Lauren Ancona wasn’t really paying attention to the “X-Files” episode she had on her TV on Monday night. Then she heard the song. It played as a character walked into a rural bar, a lilting country track that set a soothing tone as a singer crooned: “In my memory you are moonlight, starlight …”

Ancona liked it. She paused the episode, rewound it and opened Shazam, an app that identifies songs, but it couldn’t find a match. Details about the track weren’t on an IMDb page about the episode either. Perplexed, Ancona searched for the lyrics online and found nothing — except forum posts from other “X-Files” fans asking the same question. Some said they’d been searching since 1998, when the episode first aired.

It was a mystery fit for Mulder and Scully themselves. Who was the songwriter behind the mysterious country tune with no name and no credit? And how had legions of “X-Files” fans failed to identify it in 25 years?

Ancona wanted to crack the case, if only so the uncredited creators of the song could get their due.

“I wanted them to know that they were appreciated,” she told The Washington Post.

Ancona posed the question on X, formerly Twitter. Then she went to bed. She woke up to a viral thread that would eventually draw over 1,000 comments and millions of views. Fans and industry experts chimed in, and in less than 24 hours, a horde of social media sleuths had found the answer and contacted the writers who made the song.

Ancona got her wish — her idle curiosity had led the internet to solve a decades-old mystery and recognize the forgotten work of a pair of veteran composers who were shocked and delighted to see they’d earned viral fame.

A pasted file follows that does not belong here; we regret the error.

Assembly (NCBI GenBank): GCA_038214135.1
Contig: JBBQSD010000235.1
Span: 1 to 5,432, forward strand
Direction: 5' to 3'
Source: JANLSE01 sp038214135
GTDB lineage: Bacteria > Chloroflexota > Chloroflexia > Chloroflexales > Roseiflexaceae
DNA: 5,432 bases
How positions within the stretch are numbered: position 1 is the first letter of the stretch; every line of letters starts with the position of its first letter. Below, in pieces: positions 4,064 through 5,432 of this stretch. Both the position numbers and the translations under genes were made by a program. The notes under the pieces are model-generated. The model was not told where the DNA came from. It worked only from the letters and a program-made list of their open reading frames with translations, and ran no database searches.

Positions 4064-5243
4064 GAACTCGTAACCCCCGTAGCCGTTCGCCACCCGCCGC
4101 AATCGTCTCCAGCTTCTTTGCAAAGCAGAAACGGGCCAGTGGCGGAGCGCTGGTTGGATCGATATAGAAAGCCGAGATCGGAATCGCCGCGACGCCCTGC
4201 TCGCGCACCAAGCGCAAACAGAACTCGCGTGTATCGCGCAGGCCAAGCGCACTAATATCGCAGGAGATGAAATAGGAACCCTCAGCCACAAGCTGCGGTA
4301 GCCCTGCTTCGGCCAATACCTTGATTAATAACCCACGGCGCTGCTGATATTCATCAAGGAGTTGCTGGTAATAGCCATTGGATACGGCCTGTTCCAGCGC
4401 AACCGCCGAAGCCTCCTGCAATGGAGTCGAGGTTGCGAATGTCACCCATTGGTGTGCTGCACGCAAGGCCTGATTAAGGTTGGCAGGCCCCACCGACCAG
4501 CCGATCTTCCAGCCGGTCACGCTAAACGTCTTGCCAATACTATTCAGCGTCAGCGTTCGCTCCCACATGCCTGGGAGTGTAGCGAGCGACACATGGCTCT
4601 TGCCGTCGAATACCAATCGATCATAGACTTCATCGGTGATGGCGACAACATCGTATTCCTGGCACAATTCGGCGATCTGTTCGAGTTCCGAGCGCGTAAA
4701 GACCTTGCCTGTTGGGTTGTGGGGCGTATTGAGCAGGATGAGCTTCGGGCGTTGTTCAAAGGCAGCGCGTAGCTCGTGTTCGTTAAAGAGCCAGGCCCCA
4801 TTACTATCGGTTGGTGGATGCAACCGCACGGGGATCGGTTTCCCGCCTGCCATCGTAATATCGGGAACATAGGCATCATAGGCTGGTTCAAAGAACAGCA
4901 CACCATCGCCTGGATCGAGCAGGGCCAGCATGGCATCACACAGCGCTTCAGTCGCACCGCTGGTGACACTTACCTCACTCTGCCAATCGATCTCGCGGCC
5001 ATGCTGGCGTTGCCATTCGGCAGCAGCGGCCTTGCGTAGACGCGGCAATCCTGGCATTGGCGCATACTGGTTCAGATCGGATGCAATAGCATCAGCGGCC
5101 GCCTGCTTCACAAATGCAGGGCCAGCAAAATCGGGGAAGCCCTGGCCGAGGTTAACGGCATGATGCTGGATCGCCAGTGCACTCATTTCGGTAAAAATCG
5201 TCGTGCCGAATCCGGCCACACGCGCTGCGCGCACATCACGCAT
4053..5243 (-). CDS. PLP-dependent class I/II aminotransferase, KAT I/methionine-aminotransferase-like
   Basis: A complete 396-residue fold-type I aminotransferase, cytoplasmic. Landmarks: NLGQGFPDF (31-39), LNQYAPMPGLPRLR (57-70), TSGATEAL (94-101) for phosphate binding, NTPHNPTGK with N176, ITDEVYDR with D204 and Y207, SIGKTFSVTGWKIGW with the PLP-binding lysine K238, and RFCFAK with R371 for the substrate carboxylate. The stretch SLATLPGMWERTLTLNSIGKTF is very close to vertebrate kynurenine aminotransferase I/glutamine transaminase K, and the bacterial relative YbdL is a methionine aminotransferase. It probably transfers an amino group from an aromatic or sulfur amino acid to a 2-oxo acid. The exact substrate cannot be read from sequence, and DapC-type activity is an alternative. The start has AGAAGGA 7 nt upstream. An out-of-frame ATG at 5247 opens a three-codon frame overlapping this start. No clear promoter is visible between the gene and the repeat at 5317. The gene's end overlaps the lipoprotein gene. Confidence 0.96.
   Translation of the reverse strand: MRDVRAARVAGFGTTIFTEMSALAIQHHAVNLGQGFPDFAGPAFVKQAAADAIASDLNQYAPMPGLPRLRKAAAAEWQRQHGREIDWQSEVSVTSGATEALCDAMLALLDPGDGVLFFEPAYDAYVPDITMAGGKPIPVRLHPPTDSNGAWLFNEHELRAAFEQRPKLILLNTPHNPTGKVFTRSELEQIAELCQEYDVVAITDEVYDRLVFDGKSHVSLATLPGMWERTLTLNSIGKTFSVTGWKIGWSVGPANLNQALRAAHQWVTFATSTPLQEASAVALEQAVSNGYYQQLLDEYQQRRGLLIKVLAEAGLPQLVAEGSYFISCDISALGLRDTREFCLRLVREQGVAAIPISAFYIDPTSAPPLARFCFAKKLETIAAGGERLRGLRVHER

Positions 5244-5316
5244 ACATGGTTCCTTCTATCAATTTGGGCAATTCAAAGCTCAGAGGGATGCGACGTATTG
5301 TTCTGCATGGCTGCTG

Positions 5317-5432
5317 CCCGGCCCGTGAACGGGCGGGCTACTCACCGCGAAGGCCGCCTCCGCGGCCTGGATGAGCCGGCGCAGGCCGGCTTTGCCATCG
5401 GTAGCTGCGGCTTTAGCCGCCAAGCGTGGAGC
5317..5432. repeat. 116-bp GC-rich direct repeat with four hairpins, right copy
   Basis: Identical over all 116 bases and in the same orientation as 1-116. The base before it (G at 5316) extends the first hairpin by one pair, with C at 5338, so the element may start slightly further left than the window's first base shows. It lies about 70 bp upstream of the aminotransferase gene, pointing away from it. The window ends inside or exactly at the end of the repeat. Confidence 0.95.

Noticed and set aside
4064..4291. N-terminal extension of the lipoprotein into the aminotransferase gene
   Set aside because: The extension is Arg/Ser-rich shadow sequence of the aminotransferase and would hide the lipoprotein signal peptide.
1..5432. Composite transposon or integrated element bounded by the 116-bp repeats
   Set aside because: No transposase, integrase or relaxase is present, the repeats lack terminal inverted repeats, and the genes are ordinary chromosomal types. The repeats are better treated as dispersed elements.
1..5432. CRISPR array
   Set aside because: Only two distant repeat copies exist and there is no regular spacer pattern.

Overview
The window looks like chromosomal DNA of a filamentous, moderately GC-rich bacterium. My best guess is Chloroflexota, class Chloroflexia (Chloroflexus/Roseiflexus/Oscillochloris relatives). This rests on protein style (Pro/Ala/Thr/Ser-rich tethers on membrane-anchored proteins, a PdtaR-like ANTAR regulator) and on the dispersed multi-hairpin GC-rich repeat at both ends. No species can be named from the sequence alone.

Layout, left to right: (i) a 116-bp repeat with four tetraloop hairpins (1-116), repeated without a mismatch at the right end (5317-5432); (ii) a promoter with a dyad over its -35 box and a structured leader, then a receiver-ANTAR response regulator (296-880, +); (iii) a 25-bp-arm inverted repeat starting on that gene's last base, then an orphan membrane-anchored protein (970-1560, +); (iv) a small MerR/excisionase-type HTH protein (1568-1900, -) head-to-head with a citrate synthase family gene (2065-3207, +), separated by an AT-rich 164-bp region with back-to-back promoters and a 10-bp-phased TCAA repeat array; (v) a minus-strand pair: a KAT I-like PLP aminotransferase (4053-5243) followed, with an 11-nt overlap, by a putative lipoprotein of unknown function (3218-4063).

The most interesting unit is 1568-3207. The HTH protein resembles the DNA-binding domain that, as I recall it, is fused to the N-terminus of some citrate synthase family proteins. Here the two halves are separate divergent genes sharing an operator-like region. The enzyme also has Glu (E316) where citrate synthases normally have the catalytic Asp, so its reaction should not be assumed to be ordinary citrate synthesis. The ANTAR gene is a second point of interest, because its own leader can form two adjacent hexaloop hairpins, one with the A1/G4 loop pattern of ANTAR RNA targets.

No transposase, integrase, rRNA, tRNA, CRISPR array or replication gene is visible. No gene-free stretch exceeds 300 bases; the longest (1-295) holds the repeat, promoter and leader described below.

“Twenty-five years!” Ancona said. “They had no idea that their tune was this kind of cult thing. It’s amazing.”

The internet had led Ancona to Dan Marfisi and Glenn Jordan, two Los Angeles-based musicians who composed music for TV and movie productions in the ’90s.

“Staring at the Stars” was an original country song that Marfisi and Jordan wrote at the request of “X-Files” producers, Marfisi told The Post. The two musicians — longtime friends and collaborators who met in Los Angeles — were given an unorthodox brief to fit the science-fiction show.

“We got a directive … for a country song that could be about an alien or a human being,” Marfisi said. “And we had to do it really fast.”

The two quickly put together a soothing country track with a soft drumbeat and pedal steel guitar that hid an extraterrestrial theme in the lyrics, sung by Jordan: “In my memory you are moonlight, starlight/With big dark eyes that send me out of sight …”

“What they wanted us to capture was something that just said ‘country bar,’” Jordan said. “Putting the lyrics on about [aliens] was just kind of a little bit of a tongue-in-cheek thing.”

The duo completed the song and sent it off to the producers. Then they moved on. The song was used in “Dreamland II,” the fifth episode of the show’s sixth season. Because it was never released elsewhere — “It was certainly wasn’t the kind of song that the publishers in Nashville … were looking for,” Jordan said — there was little record of its production and the two musicians who’d crafted it.